Blinded By Reye’s

LightRays Although aspirin generally comes with a warning against its use by children – due largely to an historical association with Reye’s Syndrome –  there is much evidence suggesting a very different story.

According to one study from a Florida paediatric hospital, Reye’s Syndrome(RS) was a ‘rare disease which…disappeared…in the late 1980s. An association between Reye’s syndrome and the ingestion of aspirin was claimed, although no proof of causation was ever established.’

The study went on to state that the presence of aspirin has not been shown to be in the blood of RS patients and that ‘no animal model of Reye’s syndrome has been developed where aspirin causes the disease’.

Other studies have shown a far greater correlation between RS and paracetamol (acetaminophen) use, and epidemiological evidence seems to show that the disease was in significant decline long before warnings against aspirin use began.

“The diagnosis of Reye’s syndrome was confirmed pathologically in 42 of 49 cases (86%). Aspirin or salicylate ingestion occurred in only 4 (8%), and paracetamol (acetaminophen) ingestion in 12 (24%)…”

Aspirin has long been used as a preventative measure for children at risk of stroke, or a high risk of embolism due to congenital or acquired cardiac disease, and it appears that there are ‘no published examples of children who developed Reye’s syndrome while taking prophylactic aspirin.’

“Aspirin is used more than other antiplatelet agents in children, largely because of years of experience with aspirin and the lack of evidence that other agents are more effective.”

The 1980s campaign warning against aspirin use by children appears to have coincided with a dramatic increase in the sale of newer more profitable drugs like Tylenol or Panadol.

“Reye’s syndrome disappeared from countries where aspirin was not used in children as well as from countries which continued to use aspirin in children.”

There is, however, evidence showing increased levels of polyunsaturated fats in the blood of children with Reye’s Syndrome, suggesting the possibility that aspirin therapy (being highly protective against the inflammatory breakdown products of the polyunsaturated fats) would be an effective and reasonable approach to treatment.

“Increased concentrations of polyunsaturated fatty acids have been found in sera from patients with RS.”

“Serial measurements of total serum free fatty acids (FFA) showed that levels were increased during RS and, after recovery, were significantly lower in the patients who survived…The increase in polyunsaturated fatty acids in FFA, the precursors of prostaglandins, suggests that a grossly disturbed prostaglandin pattern may occur in RS.”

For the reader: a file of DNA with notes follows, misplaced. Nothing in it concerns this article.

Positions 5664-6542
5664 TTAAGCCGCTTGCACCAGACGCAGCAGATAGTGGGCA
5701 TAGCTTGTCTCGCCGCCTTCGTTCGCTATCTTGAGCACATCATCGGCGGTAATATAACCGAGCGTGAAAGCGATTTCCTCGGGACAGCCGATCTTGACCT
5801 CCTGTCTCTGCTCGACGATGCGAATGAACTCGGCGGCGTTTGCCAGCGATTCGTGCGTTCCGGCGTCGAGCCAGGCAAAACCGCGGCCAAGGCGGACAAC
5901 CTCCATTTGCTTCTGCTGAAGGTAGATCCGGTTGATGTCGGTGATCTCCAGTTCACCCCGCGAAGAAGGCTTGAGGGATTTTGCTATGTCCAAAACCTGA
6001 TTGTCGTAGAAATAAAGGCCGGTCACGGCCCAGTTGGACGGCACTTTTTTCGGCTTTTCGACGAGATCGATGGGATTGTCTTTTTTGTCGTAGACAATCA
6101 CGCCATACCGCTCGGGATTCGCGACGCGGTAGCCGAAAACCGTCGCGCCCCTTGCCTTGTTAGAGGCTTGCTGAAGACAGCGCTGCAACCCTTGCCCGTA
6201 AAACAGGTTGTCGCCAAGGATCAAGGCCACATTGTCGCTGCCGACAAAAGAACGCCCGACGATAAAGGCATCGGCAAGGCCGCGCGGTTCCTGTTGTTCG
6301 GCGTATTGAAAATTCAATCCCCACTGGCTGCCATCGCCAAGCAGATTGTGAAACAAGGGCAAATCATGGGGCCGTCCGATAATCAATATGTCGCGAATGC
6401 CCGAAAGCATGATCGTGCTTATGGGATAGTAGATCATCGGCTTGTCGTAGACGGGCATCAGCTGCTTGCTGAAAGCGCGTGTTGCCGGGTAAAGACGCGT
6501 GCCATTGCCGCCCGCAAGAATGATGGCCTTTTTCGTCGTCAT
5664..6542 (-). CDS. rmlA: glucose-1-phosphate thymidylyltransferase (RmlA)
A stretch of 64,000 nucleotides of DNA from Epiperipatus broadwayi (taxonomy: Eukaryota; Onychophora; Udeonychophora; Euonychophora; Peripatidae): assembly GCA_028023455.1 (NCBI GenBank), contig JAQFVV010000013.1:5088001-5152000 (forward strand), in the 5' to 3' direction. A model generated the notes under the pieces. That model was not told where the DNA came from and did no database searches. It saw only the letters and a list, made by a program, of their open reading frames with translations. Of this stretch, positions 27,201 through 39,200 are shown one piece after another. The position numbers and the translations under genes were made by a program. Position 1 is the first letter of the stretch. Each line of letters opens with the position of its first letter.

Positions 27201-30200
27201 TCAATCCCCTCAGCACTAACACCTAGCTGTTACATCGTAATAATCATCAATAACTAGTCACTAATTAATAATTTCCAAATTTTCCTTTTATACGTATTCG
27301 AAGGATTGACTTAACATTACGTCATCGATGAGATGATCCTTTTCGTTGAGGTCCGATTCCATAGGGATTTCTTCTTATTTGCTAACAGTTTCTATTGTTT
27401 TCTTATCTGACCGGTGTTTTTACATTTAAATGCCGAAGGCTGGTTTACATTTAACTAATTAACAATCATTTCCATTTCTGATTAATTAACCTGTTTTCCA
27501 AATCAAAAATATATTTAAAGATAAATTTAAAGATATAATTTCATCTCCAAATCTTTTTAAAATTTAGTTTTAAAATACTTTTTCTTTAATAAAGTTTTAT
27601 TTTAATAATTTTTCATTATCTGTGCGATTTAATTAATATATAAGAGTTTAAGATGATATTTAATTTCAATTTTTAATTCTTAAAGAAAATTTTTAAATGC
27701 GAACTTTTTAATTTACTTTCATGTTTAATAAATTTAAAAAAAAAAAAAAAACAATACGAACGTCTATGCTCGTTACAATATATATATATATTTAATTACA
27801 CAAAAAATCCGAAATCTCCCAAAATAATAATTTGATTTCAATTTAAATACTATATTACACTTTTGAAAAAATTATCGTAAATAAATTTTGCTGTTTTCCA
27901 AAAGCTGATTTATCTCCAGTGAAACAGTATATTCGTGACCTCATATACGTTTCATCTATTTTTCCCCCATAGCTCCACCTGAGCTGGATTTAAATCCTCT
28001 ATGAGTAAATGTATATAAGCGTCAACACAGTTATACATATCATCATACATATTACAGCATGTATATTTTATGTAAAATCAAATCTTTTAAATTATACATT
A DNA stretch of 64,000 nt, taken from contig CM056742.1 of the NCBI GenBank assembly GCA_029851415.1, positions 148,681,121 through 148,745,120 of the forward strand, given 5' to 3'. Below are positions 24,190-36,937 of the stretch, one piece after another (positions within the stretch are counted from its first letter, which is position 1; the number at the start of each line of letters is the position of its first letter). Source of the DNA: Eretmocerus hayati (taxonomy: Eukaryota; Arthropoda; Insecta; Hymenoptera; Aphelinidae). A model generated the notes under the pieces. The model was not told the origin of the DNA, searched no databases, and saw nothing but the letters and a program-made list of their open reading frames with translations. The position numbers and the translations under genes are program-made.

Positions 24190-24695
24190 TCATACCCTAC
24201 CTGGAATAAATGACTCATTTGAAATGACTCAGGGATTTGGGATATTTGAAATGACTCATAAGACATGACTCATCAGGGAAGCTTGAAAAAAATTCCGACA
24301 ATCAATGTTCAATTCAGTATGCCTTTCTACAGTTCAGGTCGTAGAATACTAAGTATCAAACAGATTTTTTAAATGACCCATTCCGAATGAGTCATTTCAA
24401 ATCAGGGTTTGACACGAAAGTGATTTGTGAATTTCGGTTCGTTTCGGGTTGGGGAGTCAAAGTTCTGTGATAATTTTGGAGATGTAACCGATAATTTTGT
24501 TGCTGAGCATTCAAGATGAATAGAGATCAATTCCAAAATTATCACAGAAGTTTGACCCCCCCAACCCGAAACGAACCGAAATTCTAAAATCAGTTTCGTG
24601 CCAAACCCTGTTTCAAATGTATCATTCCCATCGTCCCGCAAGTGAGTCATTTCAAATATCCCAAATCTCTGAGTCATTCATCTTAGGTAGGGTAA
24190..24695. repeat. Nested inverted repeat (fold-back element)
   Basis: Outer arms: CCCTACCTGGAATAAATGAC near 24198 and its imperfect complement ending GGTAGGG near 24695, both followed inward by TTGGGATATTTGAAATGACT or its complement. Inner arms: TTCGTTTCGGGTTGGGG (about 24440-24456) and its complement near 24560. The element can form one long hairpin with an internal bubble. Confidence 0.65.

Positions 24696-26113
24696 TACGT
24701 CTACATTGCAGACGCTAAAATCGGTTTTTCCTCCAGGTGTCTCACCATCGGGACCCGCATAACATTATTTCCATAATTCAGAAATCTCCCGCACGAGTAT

For these and other reasons, a diet restricting the intake of the polyunsaturated fats, and providing sufficient protein, sugar and other nutrients (from sweet ripe fruits, fruit juice, milk, cheese, honey, white sugar and some well cooked starchy vegetables like white potatoes) – in order to help avoid exposure to excessive levels of free fatty acids – would appear to be a logical and rational approach to optimizing health and preventing disease, including Reye’s.

Have you seen any science effectively showing a causative relationship between aspirin use and the onset of RS?

See more here.

Is aspirin a cause of Reye’s syndrome? A case against.

A catch in the Reye.

Stroke in Children.

An aspirin a day to prevent prematurity.

Reye’s syndrome: a case control study of medication use and associated viruses in Australia.

Effects of peroxidized polyunsaturated fatty acids on mitochondrial function and structure: pathogenetic implications for Reye’s syndrome.

Abnormal polyunsaturated fatty acid patterns of serum lipids in Reye’s syndrome.

Investigation of an epidemic of Reye’s syndrome in northern region of India.

Reye’s syndrome in Bangalore.

The Reye syndrome.

Whatever happened to Reye’s syndrome? Did it ever really exist?

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#pharmaagenda

Image: Picmonic

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